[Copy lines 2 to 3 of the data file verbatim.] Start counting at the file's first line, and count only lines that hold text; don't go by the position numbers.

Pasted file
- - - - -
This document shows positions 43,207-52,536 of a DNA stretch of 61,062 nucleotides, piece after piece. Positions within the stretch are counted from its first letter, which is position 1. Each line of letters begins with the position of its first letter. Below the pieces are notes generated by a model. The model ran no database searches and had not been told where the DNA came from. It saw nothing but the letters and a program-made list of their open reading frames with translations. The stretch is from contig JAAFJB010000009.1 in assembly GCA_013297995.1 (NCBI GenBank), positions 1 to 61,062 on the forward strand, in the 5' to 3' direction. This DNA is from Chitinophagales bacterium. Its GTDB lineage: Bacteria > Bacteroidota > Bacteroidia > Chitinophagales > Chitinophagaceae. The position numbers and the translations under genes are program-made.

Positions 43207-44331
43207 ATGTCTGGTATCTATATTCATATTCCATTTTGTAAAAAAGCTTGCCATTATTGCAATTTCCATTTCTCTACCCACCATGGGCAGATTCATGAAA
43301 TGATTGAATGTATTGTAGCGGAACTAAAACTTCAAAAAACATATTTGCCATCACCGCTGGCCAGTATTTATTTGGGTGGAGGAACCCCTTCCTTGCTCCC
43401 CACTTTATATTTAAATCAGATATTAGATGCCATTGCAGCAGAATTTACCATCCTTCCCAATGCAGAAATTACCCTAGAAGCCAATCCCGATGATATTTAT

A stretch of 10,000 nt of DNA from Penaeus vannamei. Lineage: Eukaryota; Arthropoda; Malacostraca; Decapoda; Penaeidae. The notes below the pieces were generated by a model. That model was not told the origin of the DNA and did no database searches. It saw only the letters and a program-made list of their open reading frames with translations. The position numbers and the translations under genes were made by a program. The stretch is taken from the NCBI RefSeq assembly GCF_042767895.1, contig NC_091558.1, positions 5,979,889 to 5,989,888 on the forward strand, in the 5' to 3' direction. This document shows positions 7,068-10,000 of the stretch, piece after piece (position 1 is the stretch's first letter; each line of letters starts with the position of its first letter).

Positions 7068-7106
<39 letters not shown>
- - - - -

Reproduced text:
Positions 43207-44331
43207 ATGTCTGGTATCTATATTCATATTCCATTTTGTAAAAAAGCTTGCCATTATTGCAATTTCCATTTCTCTACCCACCATGGGCAGATTCATGAAA